In firearms training, lasers have been used successfully in several different ways. Mounted under a semi-auto pistol with the red dot aligned to sit on top of the front sight, a new shooter in dry fire can learn trigger control by watching the red dot on target and learning to press the trigger without slapping or jerking. This can be duplicated in live fire until the student learns the basics of trigger management then the laser can be removed, with the student now focusing on sight picture. In order to diagnose problem shooters, the laser can be sighted in below the shooters view so that the instructor can see the dot move prior to or during shooting. If, for instance, the red dot drops to six o’clock the shooter is raising their head and looking for the hits. A right-handed shooter that is jerking the trigger will have the laser dot move down and to the left. Add a video camera and you can record the laser’s movement prior to and after the shot is fired. Many shooters that jerk, slap or flinch may believe they are holding the sights perfectly still—but the laser will show differently.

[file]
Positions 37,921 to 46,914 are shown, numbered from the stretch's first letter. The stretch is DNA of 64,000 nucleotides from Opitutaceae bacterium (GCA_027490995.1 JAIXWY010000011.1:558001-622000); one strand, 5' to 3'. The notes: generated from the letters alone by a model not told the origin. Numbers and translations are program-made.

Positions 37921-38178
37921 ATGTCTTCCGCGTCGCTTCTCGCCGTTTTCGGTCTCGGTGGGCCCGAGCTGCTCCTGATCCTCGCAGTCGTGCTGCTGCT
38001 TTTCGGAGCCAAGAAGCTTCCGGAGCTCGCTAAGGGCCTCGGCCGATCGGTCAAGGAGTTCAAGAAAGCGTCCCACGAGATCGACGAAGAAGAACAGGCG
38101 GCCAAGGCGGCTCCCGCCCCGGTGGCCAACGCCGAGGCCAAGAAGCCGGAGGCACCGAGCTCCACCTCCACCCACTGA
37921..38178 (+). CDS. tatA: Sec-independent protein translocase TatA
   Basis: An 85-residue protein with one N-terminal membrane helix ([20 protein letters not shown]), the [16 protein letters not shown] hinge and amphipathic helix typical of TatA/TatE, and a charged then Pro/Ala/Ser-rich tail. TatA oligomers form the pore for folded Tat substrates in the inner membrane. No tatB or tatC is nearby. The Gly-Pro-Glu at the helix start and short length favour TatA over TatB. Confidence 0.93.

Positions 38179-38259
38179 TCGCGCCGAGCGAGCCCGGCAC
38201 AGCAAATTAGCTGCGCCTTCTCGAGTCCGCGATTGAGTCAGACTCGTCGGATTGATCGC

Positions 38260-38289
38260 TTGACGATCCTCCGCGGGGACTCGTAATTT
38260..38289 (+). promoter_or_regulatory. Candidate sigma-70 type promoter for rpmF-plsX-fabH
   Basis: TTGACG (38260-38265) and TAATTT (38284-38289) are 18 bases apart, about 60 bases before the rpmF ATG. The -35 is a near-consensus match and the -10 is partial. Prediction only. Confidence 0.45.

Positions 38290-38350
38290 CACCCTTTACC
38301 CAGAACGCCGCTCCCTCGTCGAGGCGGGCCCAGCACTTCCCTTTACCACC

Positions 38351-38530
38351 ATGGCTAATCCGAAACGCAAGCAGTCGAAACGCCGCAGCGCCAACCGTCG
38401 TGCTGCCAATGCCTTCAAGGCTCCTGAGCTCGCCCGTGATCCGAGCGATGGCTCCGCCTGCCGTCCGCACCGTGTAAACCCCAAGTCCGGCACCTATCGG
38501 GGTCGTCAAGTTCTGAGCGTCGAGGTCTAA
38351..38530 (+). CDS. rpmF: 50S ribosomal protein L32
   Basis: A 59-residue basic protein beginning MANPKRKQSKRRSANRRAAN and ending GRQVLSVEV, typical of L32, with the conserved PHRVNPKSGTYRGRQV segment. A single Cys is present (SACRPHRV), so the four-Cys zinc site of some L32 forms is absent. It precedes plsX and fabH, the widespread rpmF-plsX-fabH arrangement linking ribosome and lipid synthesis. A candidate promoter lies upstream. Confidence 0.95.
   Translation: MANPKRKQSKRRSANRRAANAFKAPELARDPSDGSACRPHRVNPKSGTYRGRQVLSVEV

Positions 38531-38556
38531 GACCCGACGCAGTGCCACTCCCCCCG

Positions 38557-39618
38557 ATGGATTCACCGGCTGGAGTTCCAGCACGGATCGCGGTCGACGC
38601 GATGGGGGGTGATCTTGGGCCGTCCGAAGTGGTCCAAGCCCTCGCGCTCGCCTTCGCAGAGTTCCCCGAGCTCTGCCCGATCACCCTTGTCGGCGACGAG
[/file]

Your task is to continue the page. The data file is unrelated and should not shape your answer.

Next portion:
Faster on Target
Lasers mounted on pistols can also get the shooter to “place the dot,” i.e. orient the muzzle on the target throughout their draw-stroke. We encourage shooters to aim the muzzle toward the threat as soon as the pistol clears leather (or plastic nowadays…). This position is Count Two of a Four-Count draw-stroke. Count Three is when the gun hand meets the support hand in front of the shooter’s sternum area. Once again, the muzzle should be pointing at the target and this can be confirmed by watching the red dot. Count Four is the pistol up at eye level with arms extended. By watching the laser move between Counts Three and Four the instructor can insure the student is not “bowling” (pointing the muzzle at the floor and then raising it) or “casting” (pointing the muzzle high and then shoving it downward) both of which can equal misses. Crimson Trace and LaserMax make lasers that can be affixed to either the rail mounts so prevalent in today’s semi-auto pistols or on pistol grip panels.
Intimidation or Show of Force